Fresno County Supervisors Judy Case and Debbie Poochigian again this week made it clear that they are opposed to First 5 Fresno County’s plan to build a new $15 million downtown headquarters.
The issue was so pressing, they said, that an emergency addition was needed to Tuesday’s board agenda so they could discuss the matter further and make absolutely certain that County Administrative Officer John Navarrette sent a letter to the agency expressive the concerns of the board’s majority.
Supervisor Judy Case
But the request required four votes on the five-member board — and it only got three. Besides Case and Poochigian, Supervisor Phil Larson also backed adding the item to the agenda.
Supervisors Andreas Borgeas and Henry R. Perea, however, didn’t feel Case and Poochgian made their case for the last-second addition.
“What’s the emergency?” Perea repeatedly asked.
County Counsel Kevin Briggs backed that position, saying an emergency was like a fire or a flood. This, he said, was more like an urgency than an emergency.
But Case continued to press the matter, saying it was, indeed, an emergency because First 5 commissioners were moving ahead with the project, even after the supervisors expressed its dissatisfaction with the building.
Poochigian and Case have written to the commission with their concerns, but they both wanted an official letter on behalf of the Board of Supervisors.
The problem is that during an exhaustive discussion of the matter at its Oct. 8 meeting, Case offered up multiple motions opposing the First 5 building, but none of them specifically directed staff to draft and send a letter.
Supervisor Debbie Poochigian
Navarrette pointed out as much on Tuesday.
In fact, its unclear what the board approved because two similar but different motions were offered up ahead of the vote, which passed 3-1, with Perea in opposition and Borgeas abstaining.
The First 5 project will be built on agency-owned property along Tulare Street, between N and O streets, adjacent to the Fresno County Library. It is currently a parking lot. The building will include a child care center, classroom space and a community conference room in addition to First 5’s administrative offices.
Case, Poochigian and Larson think the building isn’t a wise use of funds for the agency.
The issue certainly isn’t over. The matter is already an official agenda item for the board’s Tuesday meeting, and the supervisors are likely to resume their criticism of the project — and, this time, maybe officially direct Navarrette to draft a letter saying as much to the agency.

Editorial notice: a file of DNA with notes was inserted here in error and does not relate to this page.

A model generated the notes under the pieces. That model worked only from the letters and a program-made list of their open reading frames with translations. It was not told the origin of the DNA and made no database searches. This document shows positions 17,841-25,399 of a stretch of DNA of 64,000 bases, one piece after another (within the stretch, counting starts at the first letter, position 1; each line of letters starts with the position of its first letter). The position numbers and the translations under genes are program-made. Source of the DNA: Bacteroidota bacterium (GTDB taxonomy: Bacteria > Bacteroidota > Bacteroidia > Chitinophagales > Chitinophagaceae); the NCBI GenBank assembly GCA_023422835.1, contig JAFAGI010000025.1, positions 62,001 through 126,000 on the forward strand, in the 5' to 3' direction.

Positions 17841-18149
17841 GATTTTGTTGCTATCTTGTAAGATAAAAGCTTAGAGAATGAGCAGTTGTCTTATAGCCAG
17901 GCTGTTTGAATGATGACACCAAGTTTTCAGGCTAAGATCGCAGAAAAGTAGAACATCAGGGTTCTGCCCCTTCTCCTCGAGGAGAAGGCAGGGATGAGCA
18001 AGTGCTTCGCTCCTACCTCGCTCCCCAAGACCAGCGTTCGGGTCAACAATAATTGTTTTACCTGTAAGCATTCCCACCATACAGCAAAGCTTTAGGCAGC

Not only are the city of Fresno and the county struggling to get along, but county leaders are now at odds over how to deal with the city.
Incoming Fresno County Supervisor Andreas Borgeas, the former city councilman, proposed this week the creation of a joint city-county task force to try to settle common issues that the two sides don’t agree on – building a new animal shelter or high-speed rail or regional growth. Pick a topic.
Sound simple? It wasn’t.
The plan garnered just one supporter at Tuesday’s Board of Supervisors meeting –- Judy Case — and perhaps more tellingly, the plan gave the new supervisor a preview of the pushback he’s apt to get from his veteran colleagues over the next four years.
Supervisors Phil Larson and Debbie Poochigian said they’d seen task-force ideas like this tried before without success: “We’ve kind of been there and done that,” said Poochigian.
And Supervisor Henry Perea had a plan of his own, which Larson was quick to support: demand the city drop its lawsuit against the county (over development) before any discussion begins. “We’ll start the conversation there,” Perea said.
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Fresno County’s least-known ballot measure in the coming election finally got an ounce of publicity, thanks to county Supervisor Debbie Poochigian.
Poochigian bankrolled a slew of mailers to county households this week, urging voters to support Measure O –- which would make it easier for the county to outsource government services.
The longtime Republican, who has been a strong advocate for privatizing county jobs as a way to reduce government spending, led efforts to get Measure O on the ballot.
Prior to the mailers, however, little had been said or done about the initiative since it was drafted last summer.
“If you support something and you believe in something, you got to put your money where your mouth is,” Poochigian said on Friday.
Financial reports due this week show that the supervisor’s campaign, through Oct. 20, spent $3,635 on the “Yes on O” mailers. That’s a drop in the bucket for Poochigian, whose campaign has more than a half million dollars in the bank, according to county records.
Labor groups have quietly opposed Poochigian’s initiative. But union officials said this week they, too, planned to spend money on the issue: $8,000 on mailers that both go against Measure O and stand in support of Measure B, the county’s library tax extension.
The local chapter of Service Employees International Union maintains that privatization decisions should not be easy for county leaders to make, arguing that politics in the near term can result in bad policy in the long run.